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Monday, April 12, 2010

From Tacos to Cherry Blossoms: A Tale of Two Cities, and Two Measurement Systems

My story of my - yay! - very first ten mile run, DC's Cherry Blossom Run, starts, as I'm sure many good stories do, in Denver. To be more precise, it starts on the carpeted floor of the city's convention center next to an outlet as I simultaneously juice the iPhone and call the husband in between panels on Thursday, the first day of the American Writers & Writing Programs annual conference, known as AWP. (Writers are good with words; not so good with acronyms.)

"I think if I run tomorrow, then I can take Saturday off when I'm in DC, so I'll be fresh on Sunday," I say to Alex, briefing him on my ad hoc training plan. "And it's so beautiful here - maybe I can run to the mountains!"

"Caitlin, are you INSANE? Why do you think they call it the Mile High City? If you tried to run outside tomorrow, you'd probably pass out, Miss Altitude Training."

It is then that I realize that the chronic headache I've had since getting off the plane the night before isn't from bad soave in the JetBlue terminal but from the great heights of the city. So I bag my training plan, and instead focus my efforts on energy -- specifically, eating enough good Mexican food to power me through an Iron Man -- with a quick stint on the treadmill in the Marriott fitness center for good luck on Friday morning. Then it's bye-bye Mile High, hello Potomac!

I spend the day on Saturday walking around with the friend I've recruited to this race with me, alternately worried about the blister I'm sure I'm developing from my ballet flats and excited for this challenge I've inadvertently gotten us into. In DC, apparently, there are lots of ten-mile races. Here in New York, at least as far as I've seen, it's 5ks, 10ks, and half-marathons. So when I convinced my friend to do the race with me last fall after I finished my first 10k and she finished her first 5k, I thought I was signing us up for a 10k -- not a 10-mile run. My friend, being French, was, to her credit, extremely gracious when I corrected my metric mistake.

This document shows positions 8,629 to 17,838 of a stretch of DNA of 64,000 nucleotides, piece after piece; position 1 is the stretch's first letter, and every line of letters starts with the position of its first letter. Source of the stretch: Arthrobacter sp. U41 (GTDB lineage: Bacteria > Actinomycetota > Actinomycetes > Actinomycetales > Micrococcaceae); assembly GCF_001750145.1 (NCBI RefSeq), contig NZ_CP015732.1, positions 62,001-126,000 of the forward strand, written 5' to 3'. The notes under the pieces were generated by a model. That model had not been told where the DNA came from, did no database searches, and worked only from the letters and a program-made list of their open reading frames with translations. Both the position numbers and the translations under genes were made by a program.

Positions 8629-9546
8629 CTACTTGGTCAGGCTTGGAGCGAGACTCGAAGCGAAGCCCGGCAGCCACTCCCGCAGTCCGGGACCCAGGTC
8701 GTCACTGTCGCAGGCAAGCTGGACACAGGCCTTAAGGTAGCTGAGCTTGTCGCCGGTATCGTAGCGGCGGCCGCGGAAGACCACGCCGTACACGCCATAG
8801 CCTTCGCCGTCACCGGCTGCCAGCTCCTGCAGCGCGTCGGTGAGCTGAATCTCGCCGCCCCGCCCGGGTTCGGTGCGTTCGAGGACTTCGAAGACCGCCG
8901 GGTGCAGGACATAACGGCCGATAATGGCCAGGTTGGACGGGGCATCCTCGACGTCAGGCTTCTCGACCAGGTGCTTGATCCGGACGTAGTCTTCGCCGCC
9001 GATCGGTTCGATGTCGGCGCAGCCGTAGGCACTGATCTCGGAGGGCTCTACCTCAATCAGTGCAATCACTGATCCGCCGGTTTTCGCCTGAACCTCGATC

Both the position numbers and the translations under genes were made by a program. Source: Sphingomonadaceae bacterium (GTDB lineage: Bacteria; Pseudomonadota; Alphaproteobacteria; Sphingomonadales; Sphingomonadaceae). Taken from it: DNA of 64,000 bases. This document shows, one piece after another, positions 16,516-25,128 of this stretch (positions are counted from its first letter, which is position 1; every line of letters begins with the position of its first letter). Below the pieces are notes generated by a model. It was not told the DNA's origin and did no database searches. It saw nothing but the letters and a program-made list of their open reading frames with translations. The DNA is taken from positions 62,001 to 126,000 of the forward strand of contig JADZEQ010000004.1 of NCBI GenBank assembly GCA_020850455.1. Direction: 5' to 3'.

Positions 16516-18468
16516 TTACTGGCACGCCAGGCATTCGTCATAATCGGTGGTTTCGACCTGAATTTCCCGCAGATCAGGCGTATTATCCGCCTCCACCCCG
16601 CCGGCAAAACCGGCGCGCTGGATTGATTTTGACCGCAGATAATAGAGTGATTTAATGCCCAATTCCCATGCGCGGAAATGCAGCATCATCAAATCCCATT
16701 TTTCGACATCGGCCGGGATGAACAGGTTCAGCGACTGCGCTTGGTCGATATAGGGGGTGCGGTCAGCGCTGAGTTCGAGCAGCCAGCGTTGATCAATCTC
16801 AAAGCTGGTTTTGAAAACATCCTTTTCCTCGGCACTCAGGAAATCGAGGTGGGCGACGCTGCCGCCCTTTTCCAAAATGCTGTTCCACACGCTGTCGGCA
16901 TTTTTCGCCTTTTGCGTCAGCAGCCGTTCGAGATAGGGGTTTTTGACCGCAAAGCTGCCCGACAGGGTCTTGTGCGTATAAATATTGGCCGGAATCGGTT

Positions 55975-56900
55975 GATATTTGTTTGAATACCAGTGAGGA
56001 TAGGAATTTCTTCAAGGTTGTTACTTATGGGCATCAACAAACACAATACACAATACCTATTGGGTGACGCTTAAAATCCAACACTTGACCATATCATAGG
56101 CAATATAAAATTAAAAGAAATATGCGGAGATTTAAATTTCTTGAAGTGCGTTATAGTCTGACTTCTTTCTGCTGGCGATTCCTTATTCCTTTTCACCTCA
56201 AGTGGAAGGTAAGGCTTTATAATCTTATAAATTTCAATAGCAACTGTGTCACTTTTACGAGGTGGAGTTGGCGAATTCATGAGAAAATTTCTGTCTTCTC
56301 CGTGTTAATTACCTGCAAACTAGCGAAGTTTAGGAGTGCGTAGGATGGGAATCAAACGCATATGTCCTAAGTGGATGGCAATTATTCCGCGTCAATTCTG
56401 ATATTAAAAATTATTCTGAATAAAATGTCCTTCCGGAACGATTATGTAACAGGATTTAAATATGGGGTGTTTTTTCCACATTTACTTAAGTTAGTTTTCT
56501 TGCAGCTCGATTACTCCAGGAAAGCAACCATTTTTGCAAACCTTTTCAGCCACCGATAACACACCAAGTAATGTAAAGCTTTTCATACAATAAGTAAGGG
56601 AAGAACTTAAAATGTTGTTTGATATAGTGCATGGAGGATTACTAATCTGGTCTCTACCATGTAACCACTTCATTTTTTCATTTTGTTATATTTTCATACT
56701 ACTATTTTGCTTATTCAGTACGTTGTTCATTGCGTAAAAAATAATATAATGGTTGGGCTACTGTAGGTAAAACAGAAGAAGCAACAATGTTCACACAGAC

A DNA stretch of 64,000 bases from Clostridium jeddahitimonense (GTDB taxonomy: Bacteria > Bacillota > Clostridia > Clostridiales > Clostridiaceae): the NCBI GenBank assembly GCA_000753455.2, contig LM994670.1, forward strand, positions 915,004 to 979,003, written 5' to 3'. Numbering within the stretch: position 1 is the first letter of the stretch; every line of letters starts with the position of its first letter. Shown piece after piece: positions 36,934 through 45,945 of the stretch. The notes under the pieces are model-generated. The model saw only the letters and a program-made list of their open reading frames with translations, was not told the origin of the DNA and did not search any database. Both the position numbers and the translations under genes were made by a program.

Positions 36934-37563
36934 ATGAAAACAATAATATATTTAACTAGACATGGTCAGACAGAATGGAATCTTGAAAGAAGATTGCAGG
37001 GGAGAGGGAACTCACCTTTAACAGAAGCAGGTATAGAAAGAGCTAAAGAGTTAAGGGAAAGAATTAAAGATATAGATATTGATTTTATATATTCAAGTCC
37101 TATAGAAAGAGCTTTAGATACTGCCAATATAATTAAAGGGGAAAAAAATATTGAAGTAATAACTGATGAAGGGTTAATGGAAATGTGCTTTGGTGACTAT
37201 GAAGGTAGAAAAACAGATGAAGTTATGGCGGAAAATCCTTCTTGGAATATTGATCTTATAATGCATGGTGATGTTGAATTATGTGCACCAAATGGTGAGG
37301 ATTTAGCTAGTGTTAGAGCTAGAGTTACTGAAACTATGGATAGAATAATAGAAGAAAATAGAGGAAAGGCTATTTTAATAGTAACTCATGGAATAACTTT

The morning of the race -- Sunday -- is much warmer than the day before. We powerwalk to the start line, picking up another (French) friend of hers along the way. I down this energy shot thing she gives me even though it taste like super concentrated Tang. We giggle nervously as we wait for our wave (actually, we couldn't figure out how to get to our wave, so we started with the last wave, which I nicknamed "the Rainbow Tribe"). I run the first mile with the Frogs, and start to pull away - slightly - when we make it to the bridge. I turn around a few seconds later and they are gone. Totally vanished in the crowd. Guess I'm running the next eight and a half miles myself.

And you know what? It was FANTASTIC. I thought I would be bored, or in pain, or just pissed that I had lost my friends, but instead I had the best time watching the other runners, the crowd, and the scenery
(though not the cherry blossoms - they'd all been fried in the previous week's heat wave), and thinking about - really! - my run. When I got to mile 8, I felt like I still had a lot left, so I sprinted for the last two miles, which just felt amazing. My time was 1:35:46 - way faster than I would have guessed.

1sts are good places to draw lessons from, so here's what I learned:

1) There really are hills in Central Park! Who knew?! I didn't realize what a difference a totally flat course would make.

2) Running sunglasses are cheap and awesome.

3) Those energy/electrolyte beans are a good choice for someone like me who would absolutely gag on goo, but even those are not as easy to eat while running.

4) DC is a great place to do a big run like that because there are tons of hotels so it's very easy to avoid the port-o-potties.

5) Starting with a slower wave is annoying in the beginning but psychologically great during the race because you pass EVERYONE.

Perhaps a half-marathon is next? Or a 13k?

1 comment:

FrenchTwistDC said...

Half marathon. Phillie. Sept 19.
Love, your favourite frog ;-)